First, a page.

2. ^ a b c d Rick Booth, KM1G (April 1990). "Future Shock: A Conversation with Phil Karn, KA9Q" (PDF). QST. Retrieved November 21, 2020.{{cite magazine}}: CS1 maint: numeric names: authors list (link)
  3. ^ "Who We Are | Amateur Radio Digital Communications". Retrieved January 18, 2021.
  4. ^ "General Granting Goals | Amateur Radio Digital Communications". Retrieved January 18, 2021.
  5. ^ Romkey, J. (June 1988). A Nonstandard for Transmission of IP Datagrams over Serial Lines: SLIP. doi:10.17487/RFC1055. RFC 1055. Retrieved November 21, 2020.
  6. ^ Braden, R. (October 1989). Requirements for Internet Hosts -- Communication Layers. doi:10.17487/RFC1122. RFC 1122. Retrieved November 21, 2020.
  7. ^ Braden, R. (October 1989). Requirements for Internet Hosts -- Application and Support. doi:10.17487/RFC1123. RFC 1123. Retrieved November 21, 2020.
  8. ^ Tsuchiya, P. (April 1991). On the Assignment of Subnet Numbers. doi:10.17487/RFC1219. RFC 1219. Retrieved November 21, 2020.
  9. ^ Simpson, W. (December 1993). PPP in HDLC Framing. doi:10.17487/RFC1549. RFC 1549. Retrieved November 21, 2020.
  10. ^ Haller, N. (February 1995). The S/KEY One-Time Password System. doi:10.17487/RFC1760. RFC 1760. Retrieved November 21, 2020.
  11. ^ Atkinson, R. (August 1995). Security Architecture for the Internet Protocol. doi:10.17487/RFC1825. RFC 1825. Retrieved November 21, 2020.
  12. ^ Atkinson, R. (August 1995). IP Authentication Header. doi:10.17487/RFC1826. RFC 1826. Retrieved November 21, 2020.
  13. ^ Atkinson, R. (August 1995). IP Encapsulating Security Payload (ESP). doi:10.17487/RFC1827. RFC 1827. Retrieved November 21, 2020.
  14. ^ Metzger, P.; Simpson, W. (August 1995). IP Authentication using Keyed MD5. doi:10.17487/RFC1828. RFC 1828. Retrieved November 21, 2020.
  15. ^ Karn, P.; Metzger, P.; Simpson, W. (August 1995). The ESP DES-CBC Transform. doi:10.17487/RFC1829. RFC 1829. Retrieved November 21, 2020.
  16. ^ "The ESP Triple DES Transform". IETF. September 1995. RFC 1851.
  17. ^ "IP Tunnelling". IETF. October 1995. RFC 1853.
  18. ^ "MIME Conformance". IETF. November 1996. RFC 2049.
  19. ^ "Options for Repair of Streaming Media". IETF. June 1998. RFC 2354.
  20. ^ "The ESP DES-CBC Cipher Algorithm". IETF. November 1998. RFC 2405.
  21. ^ "IP Encapsulating Security Payload". IETF. November 1998. RFC 2406.
  22. ^ "Internet Security Association and Key Management Protocol (ISAKMP)". IETF. November 1998. RFC 2408.
  23. ^ "ICMP Security Failures". IETF. March 1999. RFC 2521.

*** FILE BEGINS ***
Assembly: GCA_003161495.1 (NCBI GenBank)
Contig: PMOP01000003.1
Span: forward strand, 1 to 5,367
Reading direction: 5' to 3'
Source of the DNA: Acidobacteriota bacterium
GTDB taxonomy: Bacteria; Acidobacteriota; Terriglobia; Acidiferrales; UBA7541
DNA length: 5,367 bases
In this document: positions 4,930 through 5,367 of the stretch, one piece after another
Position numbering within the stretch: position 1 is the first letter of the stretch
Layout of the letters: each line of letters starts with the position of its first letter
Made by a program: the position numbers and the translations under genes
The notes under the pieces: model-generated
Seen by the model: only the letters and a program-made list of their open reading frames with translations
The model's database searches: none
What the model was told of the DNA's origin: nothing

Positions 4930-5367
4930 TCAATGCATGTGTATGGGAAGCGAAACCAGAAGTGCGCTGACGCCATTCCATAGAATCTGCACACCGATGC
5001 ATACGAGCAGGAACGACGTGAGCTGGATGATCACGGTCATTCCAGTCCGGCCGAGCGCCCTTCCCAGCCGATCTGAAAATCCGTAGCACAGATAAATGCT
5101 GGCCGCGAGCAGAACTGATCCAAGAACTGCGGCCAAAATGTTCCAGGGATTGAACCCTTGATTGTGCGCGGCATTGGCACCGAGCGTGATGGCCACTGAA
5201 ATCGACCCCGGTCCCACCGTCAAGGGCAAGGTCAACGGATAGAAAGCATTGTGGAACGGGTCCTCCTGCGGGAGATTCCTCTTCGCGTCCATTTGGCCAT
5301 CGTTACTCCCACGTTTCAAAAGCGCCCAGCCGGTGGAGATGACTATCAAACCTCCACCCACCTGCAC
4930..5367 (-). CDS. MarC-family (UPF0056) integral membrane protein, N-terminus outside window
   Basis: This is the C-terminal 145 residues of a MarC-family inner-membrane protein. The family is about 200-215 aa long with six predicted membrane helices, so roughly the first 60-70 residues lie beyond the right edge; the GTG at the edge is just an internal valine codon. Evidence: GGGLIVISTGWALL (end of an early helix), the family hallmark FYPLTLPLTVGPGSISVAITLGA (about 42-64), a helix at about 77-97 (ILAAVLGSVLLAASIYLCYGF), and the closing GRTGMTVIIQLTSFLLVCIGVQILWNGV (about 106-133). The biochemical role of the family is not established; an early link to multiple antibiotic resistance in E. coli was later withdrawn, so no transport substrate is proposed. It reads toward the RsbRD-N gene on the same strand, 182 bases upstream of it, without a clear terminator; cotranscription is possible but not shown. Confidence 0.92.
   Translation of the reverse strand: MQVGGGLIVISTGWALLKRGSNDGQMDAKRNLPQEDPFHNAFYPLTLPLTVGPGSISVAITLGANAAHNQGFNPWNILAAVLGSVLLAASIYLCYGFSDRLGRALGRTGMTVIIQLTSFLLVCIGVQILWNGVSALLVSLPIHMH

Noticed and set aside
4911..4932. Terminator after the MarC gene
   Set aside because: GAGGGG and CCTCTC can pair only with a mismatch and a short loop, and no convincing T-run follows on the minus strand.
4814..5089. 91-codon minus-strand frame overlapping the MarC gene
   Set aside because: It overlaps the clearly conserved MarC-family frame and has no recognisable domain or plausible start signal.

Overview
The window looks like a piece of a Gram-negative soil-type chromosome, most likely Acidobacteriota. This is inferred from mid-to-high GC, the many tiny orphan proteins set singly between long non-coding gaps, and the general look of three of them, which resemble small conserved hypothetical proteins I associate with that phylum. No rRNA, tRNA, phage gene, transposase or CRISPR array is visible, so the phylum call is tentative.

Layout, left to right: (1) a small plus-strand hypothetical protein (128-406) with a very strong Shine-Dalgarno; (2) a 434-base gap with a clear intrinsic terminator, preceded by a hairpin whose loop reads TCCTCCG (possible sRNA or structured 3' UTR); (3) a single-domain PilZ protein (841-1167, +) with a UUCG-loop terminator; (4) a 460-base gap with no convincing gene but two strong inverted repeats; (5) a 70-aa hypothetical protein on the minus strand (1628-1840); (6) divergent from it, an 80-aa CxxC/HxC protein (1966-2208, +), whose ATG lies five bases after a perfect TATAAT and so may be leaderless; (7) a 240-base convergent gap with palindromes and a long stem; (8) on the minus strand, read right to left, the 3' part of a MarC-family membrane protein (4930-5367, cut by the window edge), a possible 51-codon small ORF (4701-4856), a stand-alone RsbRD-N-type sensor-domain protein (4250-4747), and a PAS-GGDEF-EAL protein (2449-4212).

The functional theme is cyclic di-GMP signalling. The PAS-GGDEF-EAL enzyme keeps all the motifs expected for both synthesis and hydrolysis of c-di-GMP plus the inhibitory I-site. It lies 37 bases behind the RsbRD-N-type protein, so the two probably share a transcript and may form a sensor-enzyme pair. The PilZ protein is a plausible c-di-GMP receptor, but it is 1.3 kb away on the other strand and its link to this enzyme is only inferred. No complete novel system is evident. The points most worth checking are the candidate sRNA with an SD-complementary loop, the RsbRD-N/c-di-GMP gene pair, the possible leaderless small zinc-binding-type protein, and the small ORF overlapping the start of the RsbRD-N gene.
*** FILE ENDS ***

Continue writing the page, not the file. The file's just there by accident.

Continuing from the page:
24. ^ Karn, P.; Simpson, W. (March 1999). Photuris: Session-Key Management Protocol. doi:10.17487/RFC2522. RFC 2522.
  25. ^ "Photuris: Extended Schemes and Attributes". IETF. March 1999. RFC 2523.
  26. ^ "zxc". IETF.
  27. ^ "TCP User Timeout Option". IETF. March 2009. RFC 5482.
  28. ^ "TCP Cookie Transactions". IETF. January 2011. RFC 6013.
  29. ^ Thomas Alexander Iannelli (December 1, 1991). Comparison of AFITPAC versus NOS, and a Packet Radio Network Design (Thesis). Defense Technical Information Center. Retrieved November 21, 2020. DTIC ADA243766
  30. ^ James Miller, G3RUH (August 2003). "Oscar-40 FEC Telemetry". Amsat-UK's Oscar News. No. 161. pp. 18–22. Archived from the original on February 27, 2010. Retrieved November 21, 2020.{{cite magazine}}: CS1 maint: numeric names: authors list (link)
  31. ^ Malamud, Carl (January 26, 1994). "Geek of the Week: Phil Karn". Internet Talk Radio. Internet Multicasting Service. Retrieved November 21, 2020.
  32. ^ Karl Auerbach (July 20, 2014). "Phil Karn on the reboot of the 1978 International Sun/Earth Explorer-3 (ISEE-3)/ (International Cometary Explorer)". History of the Internet Project. Retrieved November 21, 2020.
  33. ^ "Memorandum Opinion of Charles R. Richey – United States District Court Judge". David Loundy's E-Law Web Page. Retrieved November 16, 2023.
  34. ^ US Department of Commerce. (January 2000). "Revised U.S. Encryption Export Control Regulations (January 2000)". Electronic Privacy Information Center. Retrieved January 6, 2014.
  35. ^ Karn, Phil (2010) [2000]. "The Applied Cryptography Case: Only Americans Can Type!". Retrieved January 6, 2014.


External links[edit]